Baltimore Orioles: The Comeback Kids


It seems like ages ago Tommy Hunter took to the mound at Kaufman Stadium in Kansas City to take on the Kansas City Royals. I suppose that’s what happens in these longer extra inning games. This sounds somewhat familiar for some reason; strange, huh? Ultimately it doesn’t matter how many innings it takes, but if you have more runs than the other team at the end of the game you win. But back to Tommy Hunter for a moment; Hunter’s line: 7 IP, 7 H, 2 R, 1 BB, 1 K. Hunter only threw 82 pitches in those seven innings, and I’m sure that had manager Buck Showalter known the game would go 15 he would have tried to get more out of him. You’ll also notice that Hunter only struck out one batter; that’s what pitching to contact will do. In theory a strikeout pitcher is going to work harder because it takes him at least three pitches to get the guy out. If you’re getting them to put it in play, that’s not necessarily the case.

Hunter really grabbed the bull by the horns in this game, and he deserved the win tonight in my opinion. However until very late in the game it looked like he was going to be a hard-luck loser. With the Birds trailing 3-1 in the top of the ninth, Wilson Betemit hit a solo home run with one down to bring the O’s to within 3-2. Chris Davis singled to center field, and the comeback was suddenly on. Davis was lifted for pinch-runner Ryan Flaherty, who later scored from second (after being moved over) on J.J. Hardy’s single. It ended up being one of those bang-bang plays at the plate, and home plate umpire Angel Hernandez ruled that Flaherty slid just under the tag to tie the game.

Going into the season we talked a lot about the depth on this team being so much better. This isn’t more true than in the bullpen. If you play this same set of circumstances last year or in 2010 the ‘pen would have blown it in the last of the ninth and Kansas City would be celebrating at the Orioles’ expense. Dana Eveland pitched three innings in relief (following Troy Patton and Darren O’Day), which in retrospect possibly saved the Orioles from having to burn another pitcher. Eveland allowed one hit and struck out two. The much maligned Kevin Gregg also was good for two innings (potentially saving another pitcher), walking one and striking out two. I feel that manager Buck Showalter managed the bullpen a bit more stringently in this extra-inning game as opposed to the 17 inning deal in Boston. (Although granted when you go 17 innings it’s tough to criticize someone’s handling of the bullpen.) The O’s ended up with some relievers to spare, this after only a mere 15 innings!

In marathon games as such, it really comes down to who’s bullpen folds first. Based on what we’ve seen thus far from the Orioles’ pen, I’ll take the Birds every time in these situations. Speaking of mismanaging the pen, I feel that Kansas City manager Ned Yost perhaps managed himself out of a potential win. He called on reliever Nate Adcock to pitch five innings of the game in relief. Even for a long man, that’s a long time to be in the game as a relief pitcher. There’s no doubt that thoughts of burning the pen out in a game like this crosses every skipper’s mind, and it’s a valid issue to weigh. However the short of it is that after getting the first out in the top of the 15th, Adcock hung a fastball to Adam Jones on a 2-2 count which Jones deposited in the left field bleachers. Jim Johnson stranded the tying run at second in the last of the inning to complete the unlikely comeback win for the O’s.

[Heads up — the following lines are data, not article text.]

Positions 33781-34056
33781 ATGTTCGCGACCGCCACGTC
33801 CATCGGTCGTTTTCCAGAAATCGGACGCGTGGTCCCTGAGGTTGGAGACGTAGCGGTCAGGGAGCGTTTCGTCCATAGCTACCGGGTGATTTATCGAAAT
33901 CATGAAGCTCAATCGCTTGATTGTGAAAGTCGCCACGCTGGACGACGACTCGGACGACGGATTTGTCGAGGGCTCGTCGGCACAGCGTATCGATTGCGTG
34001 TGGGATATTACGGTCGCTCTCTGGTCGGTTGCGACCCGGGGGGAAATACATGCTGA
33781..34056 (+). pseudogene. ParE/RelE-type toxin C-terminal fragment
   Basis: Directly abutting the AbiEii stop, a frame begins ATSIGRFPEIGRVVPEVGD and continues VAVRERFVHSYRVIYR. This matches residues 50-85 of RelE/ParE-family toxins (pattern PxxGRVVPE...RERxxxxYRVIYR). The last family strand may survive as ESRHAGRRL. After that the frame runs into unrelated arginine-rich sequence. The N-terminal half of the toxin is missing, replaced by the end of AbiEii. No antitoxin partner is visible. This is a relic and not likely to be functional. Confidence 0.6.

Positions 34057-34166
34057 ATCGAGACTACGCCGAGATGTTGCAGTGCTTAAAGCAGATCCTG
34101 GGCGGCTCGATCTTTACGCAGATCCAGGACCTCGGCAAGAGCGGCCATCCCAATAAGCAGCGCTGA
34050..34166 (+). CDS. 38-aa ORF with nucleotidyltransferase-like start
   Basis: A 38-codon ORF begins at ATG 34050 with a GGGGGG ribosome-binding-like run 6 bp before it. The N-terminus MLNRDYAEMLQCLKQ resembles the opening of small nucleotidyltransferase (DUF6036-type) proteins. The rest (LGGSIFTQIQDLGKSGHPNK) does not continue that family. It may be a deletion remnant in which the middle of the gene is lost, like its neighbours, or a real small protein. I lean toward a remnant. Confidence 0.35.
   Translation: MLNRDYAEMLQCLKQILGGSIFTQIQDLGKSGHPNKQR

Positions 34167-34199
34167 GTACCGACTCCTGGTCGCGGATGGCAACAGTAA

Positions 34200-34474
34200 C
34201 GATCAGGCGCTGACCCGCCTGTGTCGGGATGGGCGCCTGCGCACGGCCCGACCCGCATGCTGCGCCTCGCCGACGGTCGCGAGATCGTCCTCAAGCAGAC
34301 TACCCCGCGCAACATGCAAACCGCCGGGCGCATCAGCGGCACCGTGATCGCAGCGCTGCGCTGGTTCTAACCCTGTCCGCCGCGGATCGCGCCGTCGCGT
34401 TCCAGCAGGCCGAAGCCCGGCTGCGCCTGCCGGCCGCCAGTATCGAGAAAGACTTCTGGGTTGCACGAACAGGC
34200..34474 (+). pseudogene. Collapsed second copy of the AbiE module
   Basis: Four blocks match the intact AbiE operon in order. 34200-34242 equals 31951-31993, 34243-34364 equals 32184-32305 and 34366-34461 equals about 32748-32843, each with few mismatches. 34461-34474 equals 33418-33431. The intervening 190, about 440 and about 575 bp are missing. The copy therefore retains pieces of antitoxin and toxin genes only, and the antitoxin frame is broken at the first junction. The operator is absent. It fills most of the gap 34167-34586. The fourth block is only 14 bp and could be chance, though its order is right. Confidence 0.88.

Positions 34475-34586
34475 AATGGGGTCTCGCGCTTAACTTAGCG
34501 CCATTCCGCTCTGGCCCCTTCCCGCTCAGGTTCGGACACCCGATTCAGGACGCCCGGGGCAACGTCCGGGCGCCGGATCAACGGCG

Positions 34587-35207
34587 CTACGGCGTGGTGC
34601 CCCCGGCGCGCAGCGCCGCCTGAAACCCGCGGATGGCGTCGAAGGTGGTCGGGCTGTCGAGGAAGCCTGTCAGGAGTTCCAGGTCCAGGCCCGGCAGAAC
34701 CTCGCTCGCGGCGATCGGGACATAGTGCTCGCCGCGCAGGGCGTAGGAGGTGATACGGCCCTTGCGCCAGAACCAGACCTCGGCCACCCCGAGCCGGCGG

Going back to managing the bullpen in these kinds of games, I’m not overly concerned about today’s game in Kansas City because their bullpen is in the same taxed situation as the Orioles’ might be. However moving forward one has to hope that Oriole starters can continue to go deeper into games to avoid using the bullpen too much in the next couple of days as the O’s head to DC after this afternoon’s matinee. The good news in the interim is that as I said above the Orioles have two relievers in Ayala and Strop that weren’t used last night. I would expect them to be the first ones out of the pen today if needed, and if the Orioles can get out of Kansas City without having to use anyone else (other than perhaps Jim Johnson) everyone that pitched last night will be fairly rested heading to DC.

Ultimately that means that the Orioles need Brian Matusz to go deep into this afternoon’s game. If he struggles and ends up getting yanked after four innings or so, that might put the entire relief staff at risk for some burn out in the aftermath of this series. However Matusz did look good in his last start against Tampa, although he only pitched 5.2 innings. The Orioles are probably looking for him to go somewhere in the neighborhood of seven tonight. I would also expect that Matt Wieters will not play today given the day game after a very long night game scenario. Matusz will be opposed by Luke Hochevar, who went deep into his last start against Chicago. However in his career, Hochevar is only 1-4 against the O’s with a 6.63 ERA.

On a side note, manager Buck Showalter apparently was taken ill during the day yesterday due to an undisclosed reason. He went “someplace” with trainer Richie Bancells to get it “checked out,” and apparently everything is fine. I’m not going to speculate on what it was, however I’ll just leave it at the fact that I hope all is well with Buck.

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